Confidence is a trait that can be earned and needs to be refreshed constantly. Make blogging your creative habit and your will uncover limitless opportunities to generate content and have fun with it.

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  1. By ShaneS posted on January 25, 2008 at 1:12 pm
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    This is a great article and a concept that I have been struggling with lately. I have been working on a personal blog but I have some ideas for other web projects. But will anyone but me be interested? Should I write for money or altruistically? Probably a bit of both.

    So the question becomes do you jump in with both feet and give it your best, improving as you go, or do you sit on the sidelines afraid that your work won’t be good enough or that it will be ignored entirely?

    Reply

  2. By Valeria Maltoni posted on January 25, 2008 at 1:22 pm
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    Go for it, Sheila. Ideas get better when they have air to breathe and context to develop. I know creative types especially need a lot of feedback — the sensibility that makes you good at being that way is also what makes you vulnerable.

    That’s why you find a validation squad. It’s more than a mentor, it’s a sounding board. You need to hear your idea out loud to think it through.

    Reply

  3. By Valeria Maltoni posted on January 25, 2008 at 1:22 pm
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    Of course I had to get your name wrong, Shane :D

    Reply

  4. By Hopkinton MA Real Estate posted on January 25, 2008 at 2:44 pm
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    I find that on some days I am full of great ideas and others it is like you describe – A big blank white screen. I am with you on writing spur of the moment…some of my best post have been just a thought popping into my head and then writing. In Real Estate it seems that there are many bloggers that just pop out a post as fast as they can with no thought to the content. I know I could do that as well but can’t bring myself to doing it.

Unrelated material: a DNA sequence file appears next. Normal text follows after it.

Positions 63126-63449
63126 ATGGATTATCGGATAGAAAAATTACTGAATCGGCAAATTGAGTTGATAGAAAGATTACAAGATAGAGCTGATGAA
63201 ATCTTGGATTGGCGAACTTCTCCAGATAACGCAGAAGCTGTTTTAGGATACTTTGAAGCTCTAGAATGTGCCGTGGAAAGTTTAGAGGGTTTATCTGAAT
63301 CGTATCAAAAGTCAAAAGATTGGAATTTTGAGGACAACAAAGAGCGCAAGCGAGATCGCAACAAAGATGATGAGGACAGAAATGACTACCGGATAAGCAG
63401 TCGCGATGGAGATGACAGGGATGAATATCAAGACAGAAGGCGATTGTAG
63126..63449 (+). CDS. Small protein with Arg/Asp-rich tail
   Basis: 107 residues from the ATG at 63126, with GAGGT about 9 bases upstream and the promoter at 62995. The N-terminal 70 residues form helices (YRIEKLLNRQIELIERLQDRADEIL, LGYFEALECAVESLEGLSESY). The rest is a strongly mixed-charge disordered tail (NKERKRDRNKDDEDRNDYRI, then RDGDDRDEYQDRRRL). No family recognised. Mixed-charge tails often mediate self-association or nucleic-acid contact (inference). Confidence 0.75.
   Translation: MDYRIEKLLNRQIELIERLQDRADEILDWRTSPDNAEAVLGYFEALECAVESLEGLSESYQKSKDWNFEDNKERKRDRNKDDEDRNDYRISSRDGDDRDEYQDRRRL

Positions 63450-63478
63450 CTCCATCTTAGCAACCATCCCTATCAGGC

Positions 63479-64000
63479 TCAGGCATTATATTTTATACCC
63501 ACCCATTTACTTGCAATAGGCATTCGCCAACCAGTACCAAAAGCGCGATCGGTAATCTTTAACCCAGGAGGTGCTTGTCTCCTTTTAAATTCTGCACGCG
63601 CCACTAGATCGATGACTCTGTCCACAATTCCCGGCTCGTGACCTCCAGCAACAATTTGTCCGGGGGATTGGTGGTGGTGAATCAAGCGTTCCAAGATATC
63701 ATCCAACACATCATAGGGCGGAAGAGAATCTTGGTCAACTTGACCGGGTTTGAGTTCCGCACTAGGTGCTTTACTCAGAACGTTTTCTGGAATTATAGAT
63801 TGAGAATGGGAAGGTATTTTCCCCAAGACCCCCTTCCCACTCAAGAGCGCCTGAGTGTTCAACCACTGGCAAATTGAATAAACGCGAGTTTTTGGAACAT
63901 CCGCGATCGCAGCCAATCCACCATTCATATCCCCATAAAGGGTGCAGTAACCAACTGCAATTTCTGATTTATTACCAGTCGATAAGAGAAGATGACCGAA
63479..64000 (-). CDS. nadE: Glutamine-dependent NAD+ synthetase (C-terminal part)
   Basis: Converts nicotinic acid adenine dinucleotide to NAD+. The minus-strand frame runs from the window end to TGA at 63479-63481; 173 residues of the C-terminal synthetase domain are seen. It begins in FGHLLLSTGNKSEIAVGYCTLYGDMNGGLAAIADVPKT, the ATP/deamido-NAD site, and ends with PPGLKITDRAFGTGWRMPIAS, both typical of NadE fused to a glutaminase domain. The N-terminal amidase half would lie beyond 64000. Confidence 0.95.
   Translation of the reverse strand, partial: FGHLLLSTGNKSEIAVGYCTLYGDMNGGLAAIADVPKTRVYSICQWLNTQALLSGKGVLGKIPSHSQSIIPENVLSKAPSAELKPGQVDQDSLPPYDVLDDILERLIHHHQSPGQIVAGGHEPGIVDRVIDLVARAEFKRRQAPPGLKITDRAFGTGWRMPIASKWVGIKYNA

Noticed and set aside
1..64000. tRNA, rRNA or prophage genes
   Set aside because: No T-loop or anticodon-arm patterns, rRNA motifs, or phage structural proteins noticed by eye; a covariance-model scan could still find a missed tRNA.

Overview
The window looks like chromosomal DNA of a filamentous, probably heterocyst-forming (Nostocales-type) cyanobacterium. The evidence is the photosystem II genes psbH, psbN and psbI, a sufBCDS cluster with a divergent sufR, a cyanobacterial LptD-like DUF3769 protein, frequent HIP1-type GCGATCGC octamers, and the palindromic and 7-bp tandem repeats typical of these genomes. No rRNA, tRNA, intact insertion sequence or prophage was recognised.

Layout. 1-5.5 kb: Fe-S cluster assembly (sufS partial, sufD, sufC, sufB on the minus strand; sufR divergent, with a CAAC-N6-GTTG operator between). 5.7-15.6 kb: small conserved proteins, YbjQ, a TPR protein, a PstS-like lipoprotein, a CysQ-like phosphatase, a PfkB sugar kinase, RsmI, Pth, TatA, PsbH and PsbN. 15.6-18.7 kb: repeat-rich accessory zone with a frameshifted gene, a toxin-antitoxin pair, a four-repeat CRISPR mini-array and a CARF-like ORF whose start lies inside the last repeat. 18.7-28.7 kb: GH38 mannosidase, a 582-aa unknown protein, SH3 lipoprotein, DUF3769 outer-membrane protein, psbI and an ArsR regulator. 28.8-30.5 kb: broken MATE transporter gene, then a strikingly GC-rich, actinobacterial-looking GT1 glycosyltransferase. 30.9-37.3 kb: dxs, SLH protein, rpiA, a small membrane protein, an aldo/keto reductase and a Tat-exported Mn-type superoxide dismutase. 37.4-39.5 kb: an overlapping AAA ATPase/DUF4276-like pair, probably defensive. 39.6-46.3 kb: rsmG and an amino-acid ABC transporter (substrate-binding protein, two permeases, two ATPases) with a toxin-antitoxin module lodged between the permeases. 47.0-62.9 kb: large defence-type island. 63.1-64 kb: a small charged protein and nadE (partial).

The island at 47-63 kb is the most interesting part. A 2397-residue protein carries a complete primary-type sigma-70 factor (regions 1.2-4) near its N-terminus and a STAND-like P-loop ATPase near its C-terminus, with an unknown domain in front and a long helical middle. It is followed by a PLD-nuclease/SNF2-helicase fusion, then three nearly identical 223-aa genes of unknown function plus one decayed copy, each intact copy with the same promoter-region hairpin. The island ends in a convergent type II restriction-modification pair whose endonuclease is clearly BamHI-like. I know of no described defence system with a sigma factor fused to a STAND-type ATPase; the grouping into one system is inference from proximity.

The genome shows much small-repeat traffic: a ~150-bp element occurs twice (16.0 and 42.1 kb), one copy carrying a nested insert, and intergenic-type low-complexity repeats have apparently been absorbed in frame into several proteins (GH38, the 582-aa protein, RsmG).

Reply

  5. By ShaneS posted on January 25, 2008 at 3:07 pm
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    Thanks for the feedback and encouragement. So funny that this caught my attention on the same day as Chris G wrote “Just Jump In!” – maybe it’s the universe telling me something? Onward an upward – from a personal blog to who knows where!

    Reply

  6. By Valeria Maltoni posted on January 25, 2008 at 4:03 pm
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    @Bill — it happens to everyone, even famous choreographers. I think the secret is learning how to manage yourself and set energy aside for those rainy days. I’m like you with content, I need to deliver according to my value proposition.

    @Shane — so you are moving to Japan! That is very exciting news. It’s one of the places I’d like to visit one day. Glad you’re tuned in to where you’d like to go next, that’s important.

    Reply

  7. By Wayne Pruner posted on February 12, 2008 at 11:59 pm
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    You are spot on with your advice. I am always struggling to write good blogging articles. You are absolutely right about creativity becoming a habit or discipline. When I force myself to sit down and write, the creative juices start flowing after awhile and I can come up with many topics. Next term I am going to take a magazine writing article class at the local community college and see if that helps.

    Reply

  8. By Elva Moser posted on May 1, 2008 at 1:11 pm
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    This is such a good article! I especially appreciate how you focus on positive tricks of discipline and creativity.

    I started a blog in February. I wrote only 4 posts and told no one about it. I had the same doubts and questions that Shane S mentions above. Like Shane S, I too have lots of ideas for other projects.

    Reply